9. If a woman invites a man to her home for a cup of coffee after a night out this means that she wants to have sex

  10. As long as they don’t go too far, suggestive remarks and allusions simply tell a woman that she is attractive

  11. Any woman who is careless enough to walk through ‘‘dark alleys’’ at night is partly to be blamed if she is raped

  12. When a woman starts a relationship with a man, she must be aware that the man will assert his right to have sex

  13. Most women prefer to be praised for their looks rather than their intelligence

  14. Because the fascination caused by sex is disproportionately large, our society’s sensitivity to crimes in this area is disproportionate as well

  15. Women like to play coy. This does not mean that they do not want sex

  16. Many women tend to exaggerate the problem of male violence

  17. When a man urges his female partner to have sex, this cannot be called rape

  18. When a single woman invites a single man to her flat she signals that she is not averse to having sex

  19. When politicians deal with the topic of rape, they do so mainly because this topic islikely to attract the attention of the media

  20. When defining ‘‘marital rape’’, there is no clear-cut distinction between normal conjugal intercourse and rape/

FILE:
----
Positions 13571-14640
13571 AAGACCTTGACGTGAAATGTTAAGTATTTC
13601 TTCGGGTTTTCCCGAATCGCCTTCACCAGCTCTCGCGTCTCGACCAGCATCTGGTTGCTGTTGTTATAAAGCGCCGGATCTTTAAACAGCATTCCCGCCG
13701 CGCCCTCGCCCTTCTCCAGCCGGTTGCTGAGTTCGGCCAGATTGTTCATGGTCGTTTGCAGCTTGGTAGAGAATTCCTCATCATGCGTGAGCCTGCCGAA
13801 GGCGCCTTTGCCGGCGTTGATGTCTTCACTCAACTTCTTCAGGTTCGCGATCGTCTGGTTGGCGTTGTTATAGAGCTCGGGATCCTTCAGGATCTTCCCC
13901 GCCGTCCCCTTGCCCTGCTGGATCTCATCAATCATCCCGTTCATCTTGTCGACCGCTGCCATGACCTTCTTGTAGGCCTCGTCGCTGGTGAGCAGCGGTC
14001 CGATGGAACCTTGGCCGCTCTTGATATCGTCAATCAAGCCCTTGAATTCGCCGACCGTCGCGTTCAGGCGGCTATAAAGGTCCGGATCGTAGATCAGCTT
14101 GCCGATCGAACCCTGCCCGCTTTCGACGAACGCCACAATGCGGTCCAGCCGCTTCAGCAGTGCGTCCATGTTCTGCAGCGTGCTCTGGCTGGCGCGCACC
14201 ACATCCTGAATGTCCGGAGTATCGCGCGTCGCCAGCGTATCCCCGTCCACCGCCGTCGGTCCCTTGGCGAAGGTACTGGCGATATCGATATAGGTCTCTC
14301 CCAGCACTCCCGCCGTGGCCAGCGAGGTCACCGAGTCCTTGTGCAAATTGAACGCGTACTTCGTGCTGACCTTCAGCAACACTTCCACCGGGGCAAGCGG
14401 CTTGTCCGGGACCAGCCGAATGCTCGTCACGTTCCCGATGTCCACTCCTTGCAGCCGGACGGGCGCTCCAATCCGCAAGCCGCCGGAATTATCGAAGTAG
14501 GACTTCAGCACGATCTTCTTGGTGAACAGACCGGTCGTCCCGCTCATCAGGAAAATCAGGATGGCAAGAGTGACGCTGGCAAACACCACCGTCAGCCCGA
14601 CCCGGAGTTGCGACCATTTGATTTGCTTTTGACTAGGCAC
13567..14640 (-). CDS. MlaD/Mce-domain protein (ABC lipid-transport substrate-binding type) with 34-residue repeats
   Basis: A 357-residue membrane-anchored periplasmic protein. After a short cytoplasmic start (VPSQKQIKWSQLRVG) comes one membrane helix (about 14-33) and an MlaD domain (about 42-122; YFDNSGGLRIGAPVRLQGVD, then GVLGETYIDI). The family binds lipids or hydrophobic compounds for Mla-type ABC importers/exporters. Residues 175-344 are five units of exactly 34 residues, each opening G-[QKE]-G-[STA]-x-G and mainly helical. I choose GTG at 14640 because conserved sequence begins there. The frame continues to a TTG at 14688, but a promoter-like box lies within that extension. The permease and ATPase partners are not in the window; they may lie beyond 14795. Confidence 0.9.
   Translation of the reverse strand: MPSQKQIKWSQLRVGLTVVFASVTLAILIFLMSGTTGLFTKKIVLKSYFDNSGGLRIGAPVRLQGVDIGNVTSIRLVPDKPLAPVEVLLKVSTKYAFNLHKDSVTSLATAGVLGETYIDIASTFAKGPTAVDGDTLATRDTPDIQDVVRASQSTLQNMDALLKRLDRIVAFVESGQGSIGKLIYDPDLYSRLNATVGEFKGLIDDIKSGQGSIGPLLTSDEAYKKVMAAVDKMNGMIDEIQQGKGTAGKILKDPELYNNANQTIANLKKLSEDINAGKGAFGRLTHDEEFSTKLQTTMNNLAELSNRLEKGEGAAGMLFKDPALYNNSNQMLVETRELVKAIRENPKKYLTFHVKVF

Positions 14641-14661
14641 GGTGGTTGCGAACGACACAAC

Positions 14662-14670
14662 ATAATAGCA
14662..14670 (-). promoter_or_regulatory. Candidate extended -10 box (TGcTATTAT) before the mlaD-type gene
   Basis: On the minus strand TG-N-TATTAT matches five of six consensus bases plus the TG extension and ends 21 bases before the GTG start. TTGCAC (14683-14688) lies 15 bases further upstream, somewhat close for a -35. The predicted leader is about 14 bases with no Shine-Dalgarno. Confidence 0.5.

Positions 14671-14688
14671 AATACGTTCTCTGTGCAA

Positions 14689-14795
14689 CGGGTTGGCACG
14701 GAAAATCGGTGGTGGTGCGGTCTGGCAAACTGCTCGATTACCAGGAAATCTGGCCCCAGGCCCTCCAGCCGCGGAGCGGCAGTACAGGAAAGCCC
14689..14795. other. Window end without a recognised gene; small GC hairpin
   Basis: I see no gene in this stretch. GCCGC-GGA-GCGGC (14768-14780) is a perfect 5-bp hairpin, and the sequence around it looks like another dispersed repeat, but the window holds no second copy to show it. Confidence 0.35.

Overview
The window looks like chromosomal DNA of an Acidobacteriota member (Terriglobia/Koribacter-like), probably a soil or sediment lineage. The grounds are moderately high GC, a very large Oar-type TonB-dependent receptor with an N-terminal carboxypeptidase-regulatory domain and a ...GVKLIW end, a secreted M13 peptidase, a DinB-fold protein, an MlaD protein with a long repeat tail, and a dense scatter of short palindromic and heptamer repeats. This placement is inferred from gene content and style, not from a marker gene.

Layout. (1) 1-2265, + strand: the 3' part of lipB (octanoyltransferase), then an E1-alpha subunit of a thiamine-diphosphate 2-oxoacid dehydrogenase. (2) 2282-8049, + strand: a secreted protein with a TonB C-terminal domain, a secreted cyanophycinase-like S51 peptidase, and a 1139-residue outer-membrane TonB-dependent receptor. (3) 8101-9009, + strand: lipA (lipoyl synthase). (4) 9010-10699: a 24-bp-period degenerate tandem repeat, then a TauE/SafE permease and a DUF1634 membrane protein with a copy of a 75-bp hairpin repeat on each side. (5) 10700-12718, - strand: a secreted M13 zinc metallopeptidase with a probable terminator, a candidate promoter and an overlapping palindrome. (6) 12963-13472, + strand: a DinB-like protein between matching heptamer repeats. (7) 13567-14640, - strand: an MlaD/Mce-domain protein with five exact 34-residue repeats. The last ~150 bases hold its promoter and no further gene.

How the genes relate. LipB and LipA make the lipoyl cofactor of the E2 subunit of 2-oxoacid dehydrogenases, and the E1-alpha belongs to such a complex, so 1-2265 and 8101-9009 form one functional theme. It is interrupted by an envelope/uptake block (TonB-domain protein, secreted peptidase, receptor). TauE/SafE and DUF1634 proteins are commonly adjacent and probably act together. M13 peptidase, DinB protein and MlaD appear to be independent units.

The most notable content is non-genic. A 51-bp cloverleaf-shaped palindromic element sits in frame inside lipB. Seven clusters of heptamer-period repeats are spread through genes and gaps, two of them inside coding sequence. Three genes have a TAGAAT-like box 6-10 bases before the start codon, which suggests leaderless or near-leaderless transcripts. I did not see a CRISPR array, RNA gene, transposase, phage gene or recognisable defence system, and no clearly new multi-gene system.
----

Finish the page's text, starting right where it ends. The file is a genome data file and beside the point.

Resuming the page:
21. A man’s sexuality functions like a steam boiler—when the pressure gets to high, he has to ‘‘let off steam’’

  22. Women often accuse their husbands of marital rape just to retaliate for a failed relationship

  23. The discussion about sexual harassment on the job has mainly resulted in many a harmless behavior being misinterpreted as harassment

  24. In dating situations the general expectation is that the woman ‘‘hits the brakes’’ and the man ‘‘pushes ahead’’

  25. Although the victims of armed robbery have to fear for their lives, they receive far less psychological support than do rape victims

  26. Alcohol is often the culprit when a man rapes a woman

  27. Many women tend to misinterpret a well-meant gesture as a ‘‘sexual assault’’/

  28. Nowadays, the victims of sexual violence receive sufficient help in the form of women’s shelters, therapy offers, and support groups

  29. Instead of worrying about alleged victims of sexual violence society should rather attend to more urgent problems, such as environmental destruction

  30. Nowadays, men who really sexually assault women are punished justly

The study says the 11-item scale, but every reference has 30 questions, so I'm not 100% sure which questions they asked. They do mention the "It is a biological necessity for men to release sexual pressure from time to time" in particular so we know that statement was labeled as a "rape myth."

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u/Chen932000 Oct 06 '22

Are those all yes/no or agree/disagree questions? Because the wording of some are pretty bad.

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u/TotallyNotAVampire Oct 06 '22

They're agree/disagree on a 5 point scale.

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u/jekylphd Oct 06 '22 edited Oct 06 '22